January 24, 1986 |
The Reagan Administration is preparing to notify Congress soon of its intention to carry out its largest military sale yet to China, according to Western diplomats here. The United States is planning to sell the Chinese air force advanced avionics--that is, radar, navigation and fire-direction equipment--for China's F-8 interceptor planes.
April 11, 1985 |
Chinese officials, tackling a particularly sensitive diplomatic and military issue, said in Peking on Wednesday that the United States has assured them that a U.S. Navy destroyer visiting China will not carry nuclear weapons. Their statement, to a group of reporters from Australia and New Zealand, raised questions about the Reagan Administration's adherence to longstanding U.S. policy to neither confirm nor deny the presence of nuclear weapons aboard U.S. ships.
CALIFORNIA | LOCAL
June 18, 1996
The United States and China have edged back from a full-scale trade war by reaching a new agreement on preventing the theft of American intellectual properties--software, CDs, CD-ROMs, videodiscs and similar products. Under the accord, Beijing will continue its recent crackdown on the flagrant rip-offs. For now, acting U.S. Trade Representative Charlene Barshefsky has withdrawn the threat of sanctions against $2 billion in Chinese exports to the United States.
CALIFORNIA | LOCAL
December 15, 1988
Ten years ago today, when the United States and China formally ended three decades of enmity and normalized diplomatic relations, they made headlines on both sides of the Pacific. In Washington, then-President Jimmy Carter summoned the White House press corps for the unexpected announcement. In Beijing, the usually solemn People's Daily marked the occasion with a rare special edition, bordered in red.
July 14, 1995 |
After weeks of mounting tensions, the United States and China took small steps back from the brink of confrontation Thursday, exchanging conciliatory words but stopping well short of what the other side wanted on the two main irritants in their relationship.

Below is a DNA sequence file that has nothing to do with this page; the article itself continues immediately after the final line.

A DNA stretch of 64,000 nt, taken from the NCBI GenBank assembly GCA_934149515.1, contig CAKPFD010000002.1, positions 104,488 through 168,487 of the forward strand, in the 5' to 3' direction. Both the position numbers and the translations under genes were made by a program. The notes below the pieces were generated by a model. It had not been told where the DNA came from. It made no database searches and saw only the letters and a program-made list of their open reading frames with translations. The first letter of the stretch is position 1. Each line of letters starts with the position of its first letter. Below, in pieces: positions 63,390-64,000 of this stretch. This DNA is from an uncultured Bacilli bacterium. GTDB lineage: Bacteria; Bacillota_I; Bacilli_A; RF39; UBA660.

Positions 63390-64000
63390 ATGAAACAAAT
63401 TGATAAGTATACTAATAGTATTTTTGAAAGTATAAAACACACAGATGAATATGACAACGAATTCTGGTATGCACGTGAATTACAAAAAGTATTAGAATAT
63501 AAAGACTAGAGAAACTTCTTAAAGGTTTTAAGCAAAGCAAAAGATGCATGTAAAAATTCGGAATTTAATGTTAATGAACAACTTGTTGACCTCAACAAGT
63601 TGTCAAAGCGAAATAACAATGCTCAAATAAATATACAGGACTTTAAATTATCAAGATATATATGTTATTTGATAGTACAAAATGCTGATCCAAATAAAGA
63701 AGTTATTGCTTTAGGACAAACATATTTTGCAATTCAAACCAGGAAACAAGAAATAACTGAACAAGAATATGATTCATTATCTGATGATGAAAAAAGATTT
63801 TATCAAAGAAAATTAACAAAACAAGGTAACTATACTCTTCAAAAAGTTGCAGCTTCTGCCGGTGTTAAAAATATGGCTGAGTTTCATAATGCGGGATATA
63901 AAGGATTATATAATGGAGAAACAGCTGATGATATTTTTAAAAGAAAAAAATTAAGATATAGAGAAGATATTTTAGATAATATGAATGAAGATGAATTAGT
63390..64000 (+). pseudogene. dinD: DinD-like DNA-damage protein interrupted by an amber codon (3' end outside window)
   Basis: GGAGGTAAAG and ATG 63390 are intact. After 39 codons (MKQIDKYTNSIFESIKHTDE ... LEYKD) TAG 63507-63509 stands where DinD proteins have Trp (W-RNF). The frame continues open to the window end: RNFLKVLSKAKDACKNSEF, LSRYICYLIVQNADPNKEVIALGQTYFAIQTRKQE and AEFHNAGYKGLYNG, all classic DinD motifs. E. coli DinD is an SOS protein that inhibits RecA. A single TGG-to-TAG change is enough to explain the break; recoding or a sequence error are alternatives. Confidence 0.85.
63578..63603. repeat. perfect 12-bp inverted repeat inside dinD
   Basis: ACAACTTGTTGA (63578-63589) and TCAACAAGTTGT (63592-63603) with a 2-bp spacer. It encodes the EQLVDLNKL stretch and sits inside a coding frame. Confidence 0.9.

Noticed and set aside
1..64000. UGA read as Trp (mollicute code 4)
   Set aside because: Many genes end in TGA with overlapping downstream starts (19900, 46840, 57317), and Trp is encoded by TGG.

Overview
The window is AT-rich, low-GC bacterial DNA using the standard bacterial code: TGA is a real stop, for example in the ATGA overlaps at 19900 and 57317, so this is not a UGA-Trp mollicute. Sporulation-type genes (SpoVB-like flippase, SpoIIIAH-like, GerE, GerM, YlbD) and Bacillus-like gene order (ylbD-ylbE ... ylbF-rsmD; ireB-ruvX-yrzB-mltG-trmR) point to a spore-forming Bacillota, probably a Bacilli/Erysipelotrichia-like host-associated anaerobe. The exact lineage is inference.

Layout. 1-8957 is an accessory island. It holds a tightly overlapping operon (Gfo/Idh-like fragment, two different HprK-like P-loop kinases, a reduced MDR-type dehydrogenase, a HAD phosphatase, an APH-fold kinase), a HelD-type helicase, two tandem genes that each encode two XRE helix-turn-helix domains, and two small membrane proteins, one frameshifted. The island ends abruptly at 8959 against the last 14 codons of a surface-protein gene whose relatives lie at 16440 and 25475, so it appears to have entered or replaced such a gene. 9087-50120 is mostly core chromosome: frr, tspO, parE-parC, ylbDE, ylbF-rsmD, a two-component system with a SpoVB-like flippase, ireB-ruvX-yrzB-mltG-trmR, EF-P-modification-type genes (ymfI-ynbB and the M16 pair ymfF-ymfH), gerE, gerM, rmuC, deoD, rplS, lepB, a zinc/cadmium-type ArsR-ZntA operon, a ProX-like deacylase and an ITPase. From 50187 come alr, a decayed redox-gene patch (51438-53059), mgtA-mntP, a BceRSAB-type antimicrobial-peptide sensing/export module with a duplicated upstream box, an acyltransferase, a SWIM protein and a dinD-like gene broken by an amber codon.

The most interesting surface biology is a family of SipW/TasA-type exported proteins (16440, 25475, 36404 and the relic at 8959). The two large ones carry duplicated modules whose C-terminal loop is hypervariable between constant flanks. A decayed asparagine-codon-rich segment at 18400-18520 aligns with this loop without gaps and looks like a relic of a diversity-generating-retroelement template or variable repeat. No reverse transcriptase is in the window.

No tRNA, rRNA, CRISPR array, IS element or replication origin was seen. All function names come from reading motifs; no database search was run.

October 30, 1997
President Jiang Zemin: The political disturbance that occurred at the turn of spring and summer in 1989 seriously disrupted social stability and jeopardized state security. Therefore, the Chinese government had to take necessary measures according to law to quickly resolve the matter to ensure that our country enjoys stability and that our reform and opening up proceed smoothly.
March 24, 1996 |
As the China-Taiwan crisis sputtered on last week, America's friends in Asia weren't happy. The United States, they say, is speaking too loudly--and they aren't sure Washington means what it says. These uncertainties are particularly strong here in Singapore, America's closest strategic partner in Southeast Asia, and the country with most to lose if the United States and China stumble into prolonged confrontation.
February 23, 1997 |
The U.S.-China relationship has known soaring hope and biting fear; no other major relationship in the world has been so passionate. Yet the prosaic truth is that for a century, Beijing-Washington ties have been smooth only when a common enemy loomed; at other times, they have ranged from argumentative to parlous. Now with the death last week of Deng Xiaoping, the giant of post-Mao China, Beijing and its role in the world is once again in question.
January 6, 2000 | ,
The United States and China will resume high-level military contacts later this month, the Pentagon said Wednesday, marking one of the final steps toward a resumption of formal contacts broken after the U.S. bombing of Beijing's embassy in Yugoslavia last May. While the planned visit of Chinese army Lt. Gen. Xiong Guangkai to Washington from Jan.
April 5, 2001 |
Defense hawks have held their tongues so far about the standoff over the crippled U.S. Navy spy plane, but some are signaling that their silence won't last if the White House yields ground on China's demands to settle the issue. Still delighted to have George W. Bush in the White House, conservative lawmakers who consistently push for a tougher U.S. policy toward China have offered broad support to the administration during the standoff over the EP-3 reconnaissance plane.